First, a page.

What are we buying? Effectiveness measures from our upcoming Online Guide

Like most people who watch public budgets, we tend to focus on what is being spent, at the expense of what is being bought. Our upcoming Online Guide to Oklahoma Budget and Taxes looks at state and local expenditures more broadly than the traditional view. For each of six functional areas, the Guide reminds us why we have asked government to take some responsibility and what we hope will result from this collective effort. Then we offer some measures we can use to check progress.

Here are some excerpts from our section on Health and Social Services:

Human, health and social services provide the safety net that is essential to our society. Most Oklahomans agree that government should insure that vulnerable individuals and families can meet their basic needs. It also should promote healthy lifestyles that reduce public and private costs.

Our measures of success in this area suggest we have work to do.

  • 15.9 percent of Oklahomans are poor, according to the federal definition, compared to 11 percent nationwide.
  • Oklahoma ranked 43rd in overall health in 2007, according to the United Health Foundation.
  • 18.7 percent of Oklahomans did not have health insurance in 2006, making Oklahoma 5th highest in uninsured population.

We think Oklahomans should dedicate ourselves to improving our standing in each of these measures. It will take new, better, and–yes–more expensive public health and social investments. It also will require we demand more effective and strategic spending. Along those lines, here are some highlights from the other four functional areas covered in the Online Guide:

  • Education:Oklahoma ranks 1st in access to preschool for 4-year olds, but 37th in percentage of 8th graders proficient in reading.
  • General government: Our high bond ratings indicate we are fiscally sound and worthy of credit, but state government management practices are substandard.
  • Transportation: In spite of receiving more federal highway money than most states, we rank near the top of states for the number of deficient roads and bridges.
  • Public safety: Violent crime rates are better than average for our part of the country, but above the national average. More people die in fires and highway accidents in Oklahoma than in most other states.
  • Natural resources: We are a high energy use state and we lag behind the rest of the country in farm income.

By focusing on both what we spend and what we’re buying, we hope the Online Guide will help Oklahomans expect, and get, more.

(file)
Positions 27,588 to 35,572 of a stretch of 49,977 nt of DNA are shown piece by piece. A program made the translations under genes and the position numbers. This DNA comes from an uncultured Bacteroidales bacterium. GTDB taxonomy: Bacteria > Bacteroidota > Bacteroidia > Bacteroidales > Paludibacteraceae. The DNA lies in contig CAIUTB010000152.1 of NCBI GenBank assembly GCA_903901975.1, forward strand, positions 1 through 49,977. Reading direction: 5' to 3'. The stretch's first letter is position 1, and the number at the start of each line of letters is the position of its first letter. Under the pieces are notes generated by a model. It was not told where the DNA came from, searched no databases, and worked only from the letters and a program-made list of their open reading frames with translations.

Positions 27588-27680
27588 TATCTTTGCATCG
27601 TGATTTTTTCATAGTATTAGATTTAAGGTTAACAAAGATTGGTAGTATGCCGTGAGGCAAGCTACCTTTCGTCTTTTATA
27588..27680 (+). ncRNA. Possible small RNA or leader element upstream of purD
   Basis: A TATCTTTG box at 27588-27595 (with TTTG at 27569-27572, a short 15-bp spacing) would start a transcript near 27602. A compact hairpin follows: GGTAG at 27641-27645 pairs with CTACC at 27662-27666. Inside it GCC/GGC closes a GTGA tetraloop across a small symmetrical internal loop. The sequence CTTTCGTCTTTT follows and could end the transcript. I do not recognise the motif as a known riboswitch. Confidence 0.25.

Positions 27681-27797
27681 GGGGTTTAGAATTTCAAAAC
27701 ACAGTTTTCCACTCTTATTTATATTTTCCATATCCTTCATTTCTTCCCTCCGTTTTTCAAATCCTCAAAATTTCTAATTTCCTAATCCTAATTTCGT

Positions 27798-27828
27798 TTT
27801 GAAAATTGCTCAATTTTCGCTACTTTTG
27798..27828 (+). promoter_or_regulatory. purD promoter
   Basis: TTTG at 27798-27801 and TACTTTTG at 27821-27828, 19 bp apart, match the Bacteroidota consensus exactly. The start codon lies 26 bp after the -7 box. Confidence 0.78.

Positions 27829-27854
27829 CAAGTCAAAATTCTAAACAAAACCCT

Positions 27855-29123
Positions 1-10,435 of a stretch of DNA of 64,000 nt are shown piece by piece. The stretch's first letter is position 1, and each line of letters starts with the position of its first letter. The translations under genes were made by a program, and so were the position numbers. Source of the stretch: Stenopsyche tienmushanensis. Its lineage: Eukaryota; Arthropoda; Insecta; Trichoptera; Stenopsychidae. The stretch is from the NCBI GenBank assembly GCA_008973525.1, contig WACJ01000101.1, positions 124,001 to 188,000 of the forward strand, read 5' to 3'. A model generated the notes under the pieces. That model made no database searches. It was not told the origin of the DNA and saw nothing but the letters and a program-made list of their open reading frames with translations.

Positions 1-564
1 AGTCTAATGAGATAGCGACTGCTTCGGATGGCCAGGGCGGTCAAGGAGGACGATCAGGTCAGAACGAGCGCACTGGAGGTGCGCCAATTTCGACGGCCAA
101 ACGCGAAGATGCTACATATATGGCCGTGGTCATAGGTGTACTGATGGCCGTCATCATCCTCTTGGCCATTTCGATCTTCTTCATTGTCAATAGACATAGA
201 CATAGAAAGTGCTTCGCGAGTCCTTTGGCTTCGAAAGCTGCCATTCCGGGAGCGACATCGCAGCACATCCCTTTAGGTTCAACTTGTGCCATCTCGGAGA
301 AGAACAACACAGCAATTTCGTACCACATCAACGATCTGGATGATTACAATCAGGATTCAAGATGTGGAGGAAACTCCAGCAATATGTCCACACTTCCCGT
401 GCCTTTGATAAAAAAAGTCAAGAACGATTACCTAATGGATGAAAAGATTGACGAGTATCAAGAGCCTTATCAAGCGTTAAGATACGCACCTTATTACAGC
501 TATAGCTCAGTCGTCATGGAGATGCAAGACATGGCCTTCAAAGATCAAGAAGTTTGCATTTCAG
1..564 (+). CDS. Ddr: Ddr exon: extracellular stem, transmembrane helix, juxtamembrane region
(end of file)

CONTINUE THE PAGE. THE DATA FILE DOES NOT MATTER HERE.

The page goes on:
Paul Shinn

Paul Shinn served as Budget and Tax Senior Policy Analyst with OK Policy from May 2019 until December 2021. Before joining OK Policy, Shinn held budget and finance positions for the Oklahoma House of Representatives, the Department of Human Services, the cities of Oklahoma City and Del City and several local governments in his native Oregon. He also taught political science and public administration at the University of Oklahoma, University of Central Oklahoma, and California State University Stanislaus. While with the Government Finance Officers Association, Paul worked on consulting and research projects for the U.S. Environmental Protection Agency, the U.S. Department of Transportation, and several state agencies and local governments. He also served as policy analyst for CAP Tulsa. He holds a Ph.D. in Political Science from University of Oklahoma and degrees from the University of Oregon and the University of Maryland College Park. He lives in Oklahoma City with his wife Carmelita.

2 thoughts on “What are we buying? Effectiveness measures from our upcoming Online Guide

  1. Any thoughts about the Tulsa School Systems’ big news? On one hand Kaiser is investing $15 million in community preschool which is the researched way to go. But they are also gambling on a $55 million Gates grant for merit pay. They will hire someone to create a statistical model for evaluating growth in each teachers test scores. For the most part, those models have been shown to be invalid for individual teacher evalutations. Will there be an exodus of teachers from poor schools? Will schooling become nonstop test prep? Is this a bait and switch to break unions one by one? We can’t root for failure. But I’m not hopeful.

  2. Great questions, John. There are fairly well-established links between good outcomes and early childhood education, but less so between good outcomes and merit pay (or good outcomes and test scores). We applaud TPS for thinking that there are better ways and hope they succeed in finding them.

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